As he sees it, he is someone with nothing to lose. Up until 2017, he lived alone in a van. He tells us that he “had to teach [him]self to hug when [he] was like 23 or something,” triggering suspicions of sociopathic behavior, though that’s probably going too far. He’s so intelligent but so detached, hardened, callous (as he calls himself), stark, and stubborn. He routinely chooses climbing over humans. He refers to himself in childhood as “A bit of a dark soul…maybe melancholic is the word.”

He reveals, “I’ve done all my solo projects without telling anybody because I don’t want the extra pressure.” Imagine your partner or child or best friend leaving without saying goodbye knowing that they might never see you again. It’s cruel. But Honnold doesn’t feel that way because he doesn’t really feel anything. After he bails on the first attempt, everyone is shocked, and Caldwell jokes with serious concern all over his face, “In some way, it would be reassuring that Spock has nerves.”

In a sense, my fear the second time around was not for Honnold, but for Sanni and their community — those who would undoubtedly drown in the regret and self-loathing that would flood their souls if he died at their allowing hands. Though they shouldn’t feel that way, because he threatens deep resentment if they don’t let him, they probably would. All of these concerns feel silly and hypothetical in knowing that he isn’t going to die. If he was, the movie wouldn’t be playing. We would have heard about it. But that doesn’t matter. He chose to do it knowing the odds were against him. He blatantly tells the camera that he cares more about climbing than those he loves and doesn’t even hesitate in saying so.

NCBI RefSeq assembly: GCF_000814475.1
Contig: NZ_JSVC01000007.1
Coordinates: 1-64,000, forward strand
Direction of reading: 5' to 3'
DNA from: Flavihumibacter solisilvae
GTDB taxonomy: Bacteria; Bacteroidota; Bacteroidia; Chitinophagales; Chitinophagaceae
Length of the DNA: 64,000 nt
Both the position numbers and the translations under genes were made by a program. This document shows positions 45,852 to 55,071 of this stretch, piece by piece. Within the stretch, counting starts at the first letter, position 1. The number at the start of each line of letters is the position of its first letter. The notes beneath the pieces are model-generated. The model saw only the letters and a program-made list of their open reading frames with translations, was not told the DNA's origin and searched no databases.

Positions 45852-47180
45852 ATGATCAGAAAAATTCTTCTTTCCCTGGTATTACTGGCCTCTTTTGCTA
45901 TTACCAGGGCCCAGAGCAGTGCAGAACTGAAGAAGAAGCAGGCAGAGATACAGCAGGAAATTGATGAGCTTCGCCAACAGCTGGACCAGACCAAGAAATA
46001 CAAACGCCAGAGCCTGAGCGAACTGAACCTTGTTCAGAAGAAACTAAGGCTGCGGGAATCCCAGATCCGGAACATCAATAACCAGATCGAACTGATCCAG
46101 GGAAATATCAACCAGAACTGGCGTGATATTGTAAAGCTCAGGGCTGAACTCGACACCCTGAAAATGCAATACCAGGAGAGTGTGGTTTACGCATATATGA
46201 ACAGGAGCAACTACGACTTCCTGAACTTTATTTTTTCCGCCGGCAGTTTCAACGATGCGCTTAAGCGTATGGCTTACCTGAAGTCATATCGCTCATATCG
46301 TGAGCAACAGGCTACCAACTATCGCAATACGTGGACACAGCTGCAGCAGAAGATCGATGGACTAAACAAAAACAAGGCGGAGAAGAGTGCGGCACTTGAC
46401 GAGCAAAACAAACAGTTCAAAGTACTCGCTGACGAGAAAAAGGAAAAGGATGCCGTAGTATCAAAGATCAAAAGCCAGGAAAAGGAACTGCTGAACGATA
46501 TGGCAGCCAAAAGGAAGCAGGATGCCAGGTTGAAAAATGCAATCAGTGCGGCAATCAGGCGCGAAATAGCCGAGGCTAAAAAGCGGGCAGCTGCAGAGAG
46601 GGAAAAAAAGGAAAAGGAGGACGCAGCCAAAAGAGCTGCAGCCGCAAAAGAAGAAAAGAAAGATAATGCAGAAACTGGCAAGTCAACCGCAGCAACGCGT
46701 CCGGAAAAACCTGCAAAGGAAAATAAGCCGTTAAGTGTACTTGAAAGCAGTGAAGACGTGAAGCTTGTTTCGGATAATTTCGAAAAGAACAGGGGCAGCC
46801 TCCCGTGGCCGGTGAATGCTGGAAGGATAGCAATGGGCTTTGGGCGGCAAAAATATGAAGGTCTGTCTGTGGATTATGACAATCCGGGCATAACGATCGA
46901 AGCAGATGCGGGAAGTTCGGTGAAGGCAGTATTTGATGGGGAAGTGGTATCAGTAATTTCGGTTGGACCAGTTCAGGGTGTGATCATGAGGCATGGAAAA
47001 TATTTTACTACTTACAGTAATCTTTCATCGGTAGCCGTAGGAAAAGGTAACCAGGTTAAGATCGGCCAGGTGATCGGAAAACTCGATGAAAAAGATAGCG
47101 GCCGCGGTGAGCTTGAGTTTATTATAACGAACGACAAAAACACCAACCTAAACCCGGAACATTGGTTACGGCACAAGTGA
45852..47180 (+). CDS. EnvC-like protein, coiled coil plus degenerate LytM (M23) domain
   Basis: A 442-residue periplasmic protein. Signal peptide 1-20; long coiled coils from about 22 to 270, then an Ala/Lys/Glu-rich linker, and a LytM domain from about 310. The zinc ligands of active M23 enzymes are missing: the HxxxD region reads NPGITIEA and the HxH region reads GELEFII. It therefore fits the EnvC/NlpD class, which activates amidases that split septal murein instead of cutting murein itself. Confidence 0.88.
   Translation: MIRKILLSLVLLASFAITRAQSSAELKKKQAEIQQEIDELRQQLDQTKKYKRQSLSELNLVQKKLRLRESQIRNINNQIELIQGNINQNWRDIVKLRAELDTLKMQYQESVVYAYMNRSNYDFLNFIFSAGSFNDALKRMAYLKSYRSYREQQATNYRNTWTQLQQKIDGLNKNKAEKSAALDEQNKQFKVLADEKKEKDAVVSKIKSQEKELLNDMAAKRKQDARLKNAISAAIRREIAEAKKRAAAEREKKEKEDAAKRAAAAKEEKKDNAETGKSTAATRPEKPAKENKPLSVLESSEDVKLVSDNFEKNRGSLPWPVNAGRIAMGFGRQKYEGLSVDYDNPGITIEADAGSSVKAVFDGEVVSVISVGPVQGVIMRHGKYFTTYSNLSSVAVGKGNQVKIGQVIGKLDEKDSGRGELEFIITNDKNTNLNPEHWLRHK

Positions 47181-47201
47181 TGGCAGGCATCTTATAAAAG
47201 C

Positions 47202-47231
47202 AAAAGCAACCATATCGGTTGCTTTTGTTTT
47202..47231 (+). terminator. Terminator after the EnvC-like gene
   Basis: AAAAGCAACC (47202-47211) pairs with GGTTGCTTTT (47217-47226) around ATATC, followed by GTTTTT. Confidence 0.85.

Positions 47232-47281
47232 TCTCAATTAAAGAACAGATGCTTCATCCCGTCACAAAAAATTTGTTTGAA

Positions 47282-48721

“Free soloing mentality is pretty close to warrior culture where you give yourself 100 percent to something because your life depends on it,” Honnold says in justification of himself. But, even if he’s being true to the way he feels about it, he’s wrong. His life does not depend on whether he climbs El Cap or not. In essence, he is describing jingoism, not justifiable warfare. He is like a religious zealot or a bloodthirsty general atop the American military-industrial complex.

They think everything depends on their inane actions, so they live accordingly and, in result, wreak havoc. I’m not pretending like the emotional havoc he wreaks on friends and family is akin to the cold-blooded murder and abuse attributed to people like Dick Cheney and Jim Jones. But I also don’t want to ignore such flagrantly illogical justifications just because he’s an astonishing success story who donates a third of his income to non-profits.

He flaunts his inability to compromise when he claims that “Nothing good happens in the world because people are happy and cozy. Nobody has ever achieved anything because they were happy and cozy.” I understand what he means, of course. We grow when we step out of our comfort zone, yes. But also, we grow when we learn how to understand and empathize with and love our communities. That certainly happens in cozy, happy environments. There is a difference between not being a rock climber (something no one is asking him to do) and not submitting yourself to probable death with a thin hope of survival.